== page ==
The number of premature births has fallen by 15 to 23 percent since the announcement of the ground rules on 9 March, according to data research from Erasmus MC on Wednesday. Further research is necessary to determine the cause of the decline.
The Rotterdam hospital examined data on more than one and a half million babies born between October 2010 and July 2020. Follow-up research is being done in an international context, says neonatologist-epidemiologist Jasper Been in conversation with NU.nl. More than 40 countries have joined the study.
On March 9, the Dutch were asked to stop shaking hands and wash their hands more often. Bone and fellow researcher Irwin Reiss think that the number of premature births may have decreased due to better hand hygiene and not shaking hands. “New detailed research should confirm those findings,” Been said.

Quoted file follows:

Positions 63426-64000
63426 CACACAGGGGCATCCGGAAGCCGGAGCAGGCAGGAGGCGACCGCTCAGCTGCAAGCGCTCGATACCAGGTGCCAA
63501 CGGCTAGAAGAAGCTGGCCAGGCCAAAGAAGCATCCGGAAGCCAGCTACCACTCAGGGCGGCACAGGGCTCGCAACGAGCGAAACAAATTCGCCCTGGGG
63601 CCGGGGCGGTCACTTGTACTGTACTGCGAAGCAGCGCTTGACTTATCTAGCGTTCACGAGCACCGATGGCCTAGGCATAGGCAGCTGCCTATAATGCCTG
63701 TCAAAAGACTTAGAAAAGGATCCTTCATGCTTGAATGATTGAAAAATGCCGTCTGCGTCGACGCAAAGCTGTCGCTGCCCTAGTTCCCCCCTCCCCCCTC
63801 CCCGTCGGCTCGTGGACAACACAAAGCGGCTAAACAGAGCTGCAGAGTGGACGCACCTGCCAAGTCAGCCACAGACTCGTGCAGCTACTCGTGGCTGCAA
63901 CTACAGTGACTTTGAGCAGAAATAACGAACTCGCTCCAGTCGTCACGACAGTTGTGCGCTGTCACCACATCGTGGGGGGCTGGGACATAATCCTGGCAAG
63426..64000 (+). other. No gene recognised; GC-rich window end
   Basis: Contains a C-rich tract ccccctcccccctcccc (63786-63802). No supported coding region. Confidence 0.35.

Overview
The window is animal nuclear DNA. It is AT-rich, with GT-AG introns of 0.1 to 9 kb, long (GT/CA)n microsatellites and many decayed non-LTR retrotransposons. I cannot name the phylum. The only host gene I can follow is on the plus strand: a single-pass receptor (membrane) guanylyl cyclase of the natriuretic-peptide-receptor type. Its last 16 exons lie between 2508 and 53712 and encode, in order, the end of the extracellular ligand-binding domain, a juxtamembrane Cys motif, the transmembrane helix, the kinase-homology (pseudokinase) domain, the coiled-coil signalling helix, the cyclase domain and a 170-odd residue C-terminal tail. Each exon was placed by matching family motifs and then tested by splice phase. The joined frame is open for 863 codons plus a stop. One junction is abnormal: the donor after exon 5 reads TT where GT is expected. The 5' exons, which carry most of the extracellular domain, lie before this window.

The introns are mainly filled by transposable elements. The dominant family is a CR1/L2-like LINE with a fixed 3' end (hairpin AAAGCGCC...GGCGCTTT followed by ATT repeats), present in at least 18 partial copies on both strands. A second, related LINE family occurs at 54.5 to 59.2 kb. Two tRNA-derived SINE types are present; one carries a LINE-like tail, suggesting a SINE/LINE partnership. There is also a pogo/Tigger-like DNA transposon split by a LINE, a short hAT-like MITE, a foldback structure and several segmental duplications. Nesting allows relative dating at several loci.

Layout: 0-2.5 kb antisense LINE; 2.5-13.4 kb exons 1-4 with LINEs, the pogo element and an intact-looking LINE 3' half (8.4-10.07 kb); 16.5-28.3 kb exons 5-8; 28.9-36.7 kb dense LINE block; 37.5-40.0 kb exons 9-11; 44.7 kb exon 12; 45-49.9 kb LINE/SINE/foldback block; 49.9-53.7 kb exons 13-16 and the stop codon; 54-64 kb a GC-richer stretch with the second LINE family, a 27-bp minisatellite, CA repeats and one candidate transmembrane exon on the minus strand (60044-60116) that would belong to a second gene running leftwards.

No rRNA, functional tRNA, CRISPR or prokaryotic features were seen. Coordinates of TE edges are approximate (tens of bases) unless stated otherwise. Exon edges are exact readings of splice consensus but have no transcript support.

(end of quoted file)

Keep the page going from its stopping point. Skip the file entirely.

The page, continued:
The partial lockdown announced on March 15 would have had less effect, as pregnant women were cautious anyway, the health experts argue.
“We had expected an even more severe decline due to the lockdown, but it failed to materialize. After 9 March, we identified the largest effects, which then gradually continued,” explains Been.
The pair hopes that the research will demonstrate that outside influences play a role in preterm births. “If we understand the causes, we may be able to do more later to prevent premature births,” said Reiss.
It is not clear when the major international investigation will be completed. Been hopes to be able to present the first results within a few months.